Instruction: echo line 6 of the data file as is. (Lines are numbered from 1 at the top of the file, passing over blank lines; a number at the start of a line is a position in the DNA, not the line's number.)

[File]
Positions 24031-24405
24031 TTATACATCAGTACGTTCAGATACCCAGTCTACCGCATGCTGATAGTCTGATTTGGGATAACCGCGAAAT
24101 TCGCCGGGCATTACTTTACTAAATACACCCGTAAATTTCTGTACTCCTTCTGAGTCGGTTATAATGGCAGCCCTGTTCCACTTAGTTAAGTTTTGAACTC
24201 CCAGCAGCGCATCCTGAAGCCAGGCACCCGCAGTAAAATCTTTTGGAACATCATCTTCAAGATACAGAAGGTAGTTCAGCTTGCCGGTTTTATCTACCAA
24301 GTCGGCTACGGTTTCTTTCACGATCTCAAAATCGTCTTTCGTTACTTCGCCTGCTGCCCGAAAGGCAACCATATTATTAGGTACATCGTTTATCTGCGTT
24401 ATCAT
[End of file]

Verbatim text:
24401 ATCAT